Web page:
Environmental genotoxic carcinogens target numerous proto-oncogenes (and tumor-suppressor genes) to induce point mutations in key codons, leading to oncogene activation. Oncogene activation disturbs a wide range of cellular processes, including alterations in the genomic and molecular landscape of precancerous cells that contributes to genomic instability, which accelerates chromosomal breakages, rearrangements and promotes tumorigenesis. Part of this cellular turmoil involves early deregulation of physiologic DNA replication, known as replication stress. Oncogene-induced replication stress is an early driver of genomic instability and is attributed to a plethora of factors, most notably aberrant origin firing, replication-transcription collisions, and defective nucleotide metabolism. Despite much progress in the field, the mechanisms through which oncogenes induce replication stress, particularly in early events leading to carcinogenesis, remains poorly understood. Major gaps in our knowledge of this process include: 1) What are the early steps that contributes to oncogene-induced replication stress in precancerous cells? and 2) How are replication stress response factors coordinated to overcome/resolve replication stress in a time-dependent manner? Research into these questions have been hampered by limitations inherent in using traditional cancer cell lines and cell biological approaches that may or may not accurately reflect the temporal and spatial regulation of the DNA replication stress response in a more physiologically-relevant in vitro pre-cancer model. In this application, we propose to address these knowledge gaps by using cancer-relevant primary human cells to explore how oncogene-induced replication stress can shape genome-wide replication fork initiation and termination sites, focusing on how these changes in the replication program will impact genome integrity. Furthermore, we will determine how recently discovered players in the replication stress response pathway are regulated to subvert oncogene-induced replication stress. Deciphering the mechanisms that contribute to this early replication stress response at the genome-wide level may provide new avenues for targeted cancer treatment. The questions we address here will set the stage for future investigations that include (but are not limited to) analyses of how environmental genotoxins may influence oncogene-induced replication stress to exacerbate genomic instability to accelerate tumorigenesis.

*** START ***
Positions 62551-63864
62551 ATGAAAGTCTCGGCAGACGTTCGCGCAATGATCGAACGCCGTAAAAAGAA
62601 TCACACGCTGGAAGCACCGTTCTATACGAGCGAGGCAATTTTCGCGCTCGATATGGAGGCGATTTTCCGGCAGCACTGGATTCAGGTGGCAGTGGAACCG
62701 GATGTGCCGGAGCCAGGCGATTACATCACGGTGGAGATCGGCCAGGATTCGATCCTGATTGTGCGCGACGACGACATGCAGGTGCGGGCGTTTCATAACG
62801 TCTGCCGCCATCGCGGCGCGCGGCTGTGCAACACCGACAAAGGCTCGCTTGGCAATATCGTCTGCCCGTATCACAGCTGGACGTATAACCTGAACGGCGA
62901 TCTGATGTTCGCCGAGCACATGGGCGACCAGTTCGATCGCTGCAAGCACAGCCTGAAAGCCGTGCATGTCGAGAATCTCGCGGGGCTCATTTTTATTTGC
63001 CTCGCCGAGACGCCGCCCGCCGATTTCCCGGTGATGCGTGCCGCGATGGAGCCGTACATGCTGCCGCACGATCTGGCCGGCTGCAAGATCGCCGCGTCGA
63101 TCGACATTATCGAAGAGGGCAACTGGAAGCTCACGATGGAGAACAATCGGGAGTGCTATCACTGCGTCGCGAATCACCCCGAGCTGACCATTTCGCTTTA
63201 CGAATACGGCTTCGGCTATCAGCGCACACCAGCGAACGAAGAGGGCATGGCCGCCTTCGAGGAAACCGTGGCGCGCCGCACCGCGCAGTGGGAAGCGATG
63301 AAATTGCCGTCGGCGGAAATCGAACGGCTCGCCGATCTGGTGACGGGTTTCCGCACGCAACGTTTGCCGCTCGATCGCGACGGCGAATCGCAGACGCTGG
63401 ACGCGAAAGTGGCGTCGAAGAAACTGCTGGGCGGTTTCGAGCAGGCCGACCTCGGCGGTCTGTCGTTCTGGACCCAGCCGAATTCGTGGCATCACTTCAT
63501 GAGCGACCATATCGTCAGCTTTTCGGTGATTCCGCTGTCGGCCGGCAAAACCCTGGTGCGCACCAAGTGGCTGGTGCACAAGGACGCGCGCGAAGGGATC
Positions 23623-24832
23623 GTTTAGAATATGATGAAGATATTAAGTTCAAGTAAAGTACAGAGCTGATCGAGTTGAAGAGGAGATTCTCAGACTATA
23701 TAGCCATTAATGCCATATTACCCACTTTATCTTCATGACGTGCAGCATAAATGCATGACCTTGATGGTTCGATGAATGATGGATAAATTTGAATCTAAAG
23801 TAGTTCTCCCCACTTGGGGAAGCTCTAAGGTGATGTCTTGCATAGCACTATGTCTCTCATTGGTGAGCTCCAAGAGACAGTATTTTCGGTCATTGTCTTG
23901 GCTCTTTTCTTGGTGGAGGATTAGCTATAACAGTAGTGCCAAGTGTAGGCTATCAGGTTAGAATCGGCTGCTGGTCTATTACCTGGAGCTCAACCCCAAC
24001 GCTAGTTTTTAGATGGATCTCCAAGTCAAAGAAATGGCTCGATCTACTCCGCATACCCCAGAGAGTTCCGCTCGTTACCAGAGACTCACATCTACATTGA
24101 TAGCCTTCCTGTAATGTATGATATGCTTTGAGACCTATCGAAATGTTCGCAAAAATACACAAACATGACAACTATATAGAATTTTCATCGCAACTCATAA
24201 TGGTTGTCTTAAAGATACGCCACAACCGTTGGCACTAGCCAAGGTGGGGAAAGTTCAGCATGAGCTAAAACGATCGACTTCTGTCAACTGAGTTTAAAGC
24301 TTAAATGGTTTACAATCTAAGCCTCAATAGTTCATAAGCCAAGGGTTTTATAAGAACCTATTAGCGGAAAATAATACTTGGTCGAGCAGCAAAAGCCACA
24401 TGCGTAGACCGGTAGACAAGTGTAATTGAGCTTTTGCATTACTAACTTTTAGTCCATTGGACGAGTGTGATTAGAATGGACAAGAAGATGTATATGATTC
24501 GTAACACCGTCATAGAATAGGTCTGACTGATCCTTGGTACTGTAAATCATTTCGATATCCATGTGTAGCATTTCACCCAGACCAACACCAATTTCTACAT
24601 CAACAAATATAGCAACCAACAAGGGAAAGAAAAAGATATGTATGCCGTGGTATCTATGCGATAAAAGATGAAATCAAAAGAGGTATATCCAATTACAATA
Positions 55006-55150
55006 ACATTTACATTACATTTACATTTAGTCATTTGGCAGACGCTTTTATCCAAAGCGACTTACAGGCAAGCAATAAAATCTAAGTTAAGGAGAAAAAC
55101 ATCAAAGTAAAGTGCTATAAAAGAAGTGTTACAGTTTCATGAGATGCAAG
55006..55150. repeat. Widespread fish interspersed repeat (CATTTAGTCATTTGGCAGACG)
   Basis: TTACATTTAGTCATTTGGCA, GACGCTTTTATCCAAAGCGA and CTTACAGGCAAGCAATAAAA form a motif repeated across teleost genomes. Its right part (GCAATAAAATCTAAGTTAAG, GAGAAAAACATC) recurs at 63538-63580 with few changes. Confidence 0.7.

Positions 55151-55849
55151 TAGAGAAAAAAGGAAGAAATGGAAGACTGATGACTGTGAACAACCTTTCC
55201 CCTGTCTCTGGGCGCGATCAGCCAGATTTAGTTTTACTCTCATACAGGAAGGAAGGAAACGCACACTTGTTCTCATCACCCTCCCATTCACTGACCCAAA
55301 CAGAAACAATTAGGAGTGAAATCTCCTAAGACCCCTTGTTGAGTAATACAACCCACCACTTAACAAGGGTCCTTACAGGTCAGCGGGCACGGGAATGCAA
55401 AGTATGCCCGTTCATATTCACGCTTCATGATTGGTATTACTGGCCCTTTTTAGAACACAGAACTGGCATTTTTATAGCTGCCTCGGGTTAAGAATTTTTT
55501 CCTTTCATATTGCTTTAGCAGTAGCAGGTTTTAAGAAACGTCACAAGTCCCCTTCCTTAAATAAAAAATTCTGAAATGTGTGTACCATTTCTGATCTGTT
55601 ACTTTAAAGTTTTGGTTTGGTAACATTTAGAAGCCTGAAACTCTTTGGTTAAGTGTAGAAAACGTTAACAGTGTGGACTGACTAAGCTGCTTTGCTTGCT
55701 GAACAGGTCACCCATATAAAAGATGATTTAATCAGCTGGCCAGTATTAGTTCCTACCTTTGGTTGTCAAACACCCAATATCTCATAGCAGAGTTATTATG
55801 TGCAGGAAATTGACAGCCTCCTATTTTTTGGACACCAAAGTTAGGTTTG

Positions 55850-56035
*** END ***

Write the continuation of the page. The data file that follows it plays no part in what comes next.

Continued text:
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Replication stress is a fundamental step and an early driver of tumorigenesis and has been associated with many activated oncogenes. The goal of this study is to define the molecular events that govern the early changes to DNA replication initiation and termination across the genome during oncogene activation. Deciphering the mechanisms that contribute to oncogene-induced replication stress may provide new avenues for targeted cancer treatment.

National Institute of Health (NIH)
National Institute of Environmental Health Sciences (NIEHS)
Research Project (R01)
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Cancer Etiology Study Section (CE)
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Shaughnessy, Daniel
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New York University
Schools of Medicine
New York
United States
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